Bulgaria’s Historic Legacy: A Century of Pioneering Conservation for the Bearded Vulture

A century ago, a groundbreaking event unfolded at the Sofia Royal Zoological Garden of Ferdinant I when the first Bearded vultures were successfully bred in captivity. Although overseen by Austrians, the significance of this achievement occurring on Bulgarian soil remains a source of immense pride. At that time, all four vulture species, including the Bearded vulture, thrived in the Balkans and Bulgaria. Fast forward a century, and after facing extinction, Bearded vultures are planning to make a triumphant return through the Life for the Bearded Vulture project.

In the pages of “Notes from the Institute of Natural Sciences in Sofia” volume I, 1928, Curator Ad. Schumann recounts the pivotal moment when two Bearded vultures laid the foundation for successful breeding in the zoo. The birds had to be separated from 10 Cinereous and 11 Griffon vultures due to conflicts to facilitate this. He reports for a collection of eight Bearded Vultures, of which four originate from Bulgarian Rila and Rhodopes Mts, one from Asia Minor, one from Caucasus, one from Parnas Mts in Greece and one from Spanish Pyrenees.

Determining the gender of the Bearded vultures proved challenging for keepers due to the absence of sexual dimorphism in this species. A curious incident unfolded one frigid December night, with one vulture perched and another on the ground, sparking concerns about its well-being. The chilling night at minus 29°C revealed the birds’ preference for copulation during the coldest part of the year, a behaviour signalling a strong sexual drive. On December 20, 1915, the pair was observed copulating, and by January 3, the female bird laid two eggs on the prepared sand-covered straw.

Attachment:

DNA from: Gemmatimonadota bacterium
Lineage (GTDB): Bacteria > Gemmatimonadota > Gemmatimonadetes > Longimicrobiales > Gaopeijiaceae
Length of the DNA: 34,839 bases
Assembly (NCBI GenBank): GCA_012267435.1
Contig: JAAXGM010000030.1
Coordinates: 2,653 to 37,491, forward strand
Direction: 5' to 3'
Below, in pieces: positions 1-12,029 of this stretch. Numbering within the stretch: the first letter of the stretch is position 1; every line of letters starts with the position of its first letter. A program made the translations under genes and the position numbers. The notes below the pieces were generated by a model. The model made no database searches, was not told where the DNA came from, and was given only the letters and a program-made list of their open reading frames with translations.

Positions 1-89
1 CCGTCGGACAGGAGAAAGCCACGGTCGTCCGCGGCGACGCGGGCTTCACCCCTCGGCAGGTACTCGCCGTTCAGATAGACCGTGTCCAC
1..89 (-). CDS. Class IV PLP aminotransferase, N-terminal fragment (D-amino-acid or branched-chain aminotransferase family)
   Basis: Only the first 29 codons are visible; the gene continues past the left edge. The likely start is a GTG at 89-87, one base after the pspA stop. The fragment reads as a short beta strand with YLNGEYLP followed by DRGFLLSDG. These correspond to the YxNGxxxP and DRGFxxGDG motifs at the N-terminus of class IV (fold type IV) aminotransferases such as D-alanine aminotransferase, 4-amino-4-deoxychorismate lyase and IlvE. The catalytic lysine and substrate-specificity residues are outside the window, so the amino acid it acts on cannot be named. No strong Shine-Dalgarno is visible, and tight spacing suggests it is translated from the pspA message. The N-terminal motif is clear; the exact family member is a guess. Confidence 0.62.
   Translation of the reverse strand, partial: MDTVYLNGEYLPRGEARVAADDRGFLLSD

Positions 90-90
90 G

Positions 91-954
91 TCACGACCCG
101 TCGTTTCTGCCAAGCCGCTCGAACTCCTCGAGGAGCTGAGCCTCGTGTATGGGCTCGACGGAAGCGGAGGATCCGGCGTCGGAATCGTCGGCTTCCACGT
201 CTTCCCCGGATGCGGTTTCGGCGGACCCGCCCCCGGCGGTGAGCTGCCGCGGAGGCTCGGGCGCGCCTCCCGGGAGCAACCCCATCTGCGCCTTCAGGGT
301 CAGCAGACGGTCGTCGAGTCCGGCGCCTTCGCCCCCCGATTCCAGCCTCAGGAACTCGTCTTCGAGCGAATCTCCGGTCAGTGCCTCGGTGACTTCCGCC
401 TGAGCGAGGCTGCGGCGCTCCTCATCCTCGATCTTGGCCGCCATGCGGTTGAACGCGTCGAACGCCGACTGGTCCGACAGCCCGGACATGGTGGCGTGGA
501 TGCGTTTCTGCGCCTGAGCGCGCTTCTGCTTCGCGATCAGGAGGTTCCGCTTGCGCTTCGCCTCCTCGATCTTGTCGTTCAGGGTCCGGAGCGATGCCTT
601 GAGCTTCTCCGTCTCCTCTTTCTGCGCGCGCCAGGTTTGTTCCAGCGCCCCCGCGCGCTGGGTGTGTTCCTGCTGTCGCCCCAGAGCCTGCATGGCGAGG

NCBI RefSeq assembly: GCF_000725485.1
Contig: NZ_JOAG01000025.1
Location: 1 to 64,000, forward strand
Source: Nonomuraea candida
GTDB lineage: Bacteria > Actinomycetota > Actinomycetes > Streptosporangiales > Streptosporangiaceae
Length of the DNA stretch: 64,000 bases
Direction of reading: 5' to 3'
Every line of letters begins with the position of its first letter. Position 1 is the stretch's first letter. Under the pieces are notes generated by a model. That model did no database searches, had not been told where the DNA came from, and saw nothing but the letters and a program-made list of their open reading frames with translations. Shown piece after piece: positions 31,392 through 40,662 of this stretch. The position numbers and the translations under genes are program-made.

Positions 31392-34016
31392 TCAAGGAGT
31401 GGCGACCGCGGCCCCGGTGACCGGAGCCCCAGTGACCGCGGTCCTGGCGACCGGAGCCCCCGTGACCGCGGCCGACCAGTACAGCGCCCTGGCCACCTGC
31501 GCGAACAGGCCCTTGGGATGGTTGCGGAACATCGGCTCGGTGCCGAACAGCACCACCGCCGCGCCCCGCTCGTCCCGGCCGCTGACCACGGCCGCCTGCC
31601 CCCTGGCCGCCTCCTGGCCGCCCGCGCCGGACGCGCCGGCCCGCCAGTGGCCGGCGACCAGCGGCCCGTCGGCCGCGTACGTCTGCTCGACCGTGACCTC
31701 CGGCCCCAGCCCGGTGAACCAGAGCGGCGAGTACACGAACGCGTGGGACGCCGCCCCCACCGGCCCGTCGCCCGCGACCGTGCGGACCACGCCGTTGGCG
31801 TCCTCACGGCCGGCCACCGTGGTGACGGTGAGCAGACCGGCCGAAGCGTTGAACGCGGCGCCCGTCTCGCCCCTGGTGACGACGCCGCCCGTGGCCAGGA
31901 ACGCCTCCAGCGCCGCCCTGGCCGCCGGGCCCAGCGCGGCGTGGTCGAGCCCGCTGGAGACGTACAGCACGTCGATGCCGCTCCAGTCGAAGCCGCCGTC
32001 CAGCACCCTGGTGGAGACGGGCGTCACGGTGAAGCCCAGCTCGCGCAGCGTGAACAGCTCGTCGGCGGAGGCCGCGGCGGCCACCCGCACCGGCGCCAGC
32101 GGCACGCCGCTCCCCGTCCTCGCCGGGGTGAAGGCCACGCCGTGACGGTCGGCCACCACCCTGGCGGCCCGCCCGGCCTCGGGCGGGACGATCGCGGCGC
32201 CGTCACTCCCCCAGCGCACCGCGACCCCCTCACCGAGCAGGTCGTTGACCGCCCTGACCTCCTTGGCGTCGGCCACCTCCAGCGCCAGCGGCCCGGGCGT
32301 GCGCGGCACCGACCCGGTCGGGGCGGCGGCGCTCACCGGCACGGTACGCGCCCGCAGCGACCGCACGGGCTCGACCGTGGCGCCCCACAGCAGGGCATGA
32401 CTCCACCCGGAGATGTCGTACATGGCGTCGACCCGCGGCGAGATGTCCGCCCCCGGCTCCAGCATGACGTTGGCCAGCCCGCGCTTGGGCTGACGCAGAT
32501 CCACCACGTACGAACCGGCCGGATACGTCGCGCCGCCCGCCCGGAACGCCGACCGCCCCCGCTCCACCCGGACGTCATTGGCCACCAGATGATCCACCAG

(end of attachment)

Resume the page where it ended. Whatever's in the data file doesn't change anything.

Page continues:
A unique aspect emerged as only the female brooded, deviating from the natural pattern where birds typically alternate egg-sitting duties. Despite doubts about fertilization, the Director concluded the eggs were viable due to their weight and lack of rattling. The hatching process, a groundbreaking scientific revelation, saw the first egg hatch after 56 days, with the second, weaker one requiring assistance from the Zoo Director to break through the shell. Unfortunately, the second chick succumbed to its parents’ instincts and was killed within a day.

The surviving vulture chick exhibited rapid growth, reaching the size of a pigeon by mid-March 1916. In July, it became independent from its mother feeding, climbing 2 meters from the aviary floor, and by September, even its neck had developed feathers.

This pioneering pair of Bearded vultures went on to successfully raise eight more vultures over subsequent years, though the second chick often faced a tragic fate. In 1928, a second pair joined the zoo’s breeding efforts, expanding the legacy initiated by Inspector Adolf Schumann, who, in the annals of history, provided the first-ever descriptions of the species’ characteristics related to its biology and reproduction.

In 1928, a Swiss zoologist and conservationist wrote to the Sofia Royal Zoo to request that Bearded vulture chicks be transported and set free in the Alps. These are also the first steps in the world’s conservation history in reintroducing and reinforcing the population by releasing new vultures.

The LIFE program of the European Union finances the “Life for the Bearded Vulture” project (project 101113869 LIFE22-NAT-BG-Bearded Vulture LIFE).

The opinions expressed in the news are solely those of the author and do not necessarily reflect the European Union’s or CINEA’s views. Neither the European Union nor the grant provider can be held responsible for the opinions expressed.

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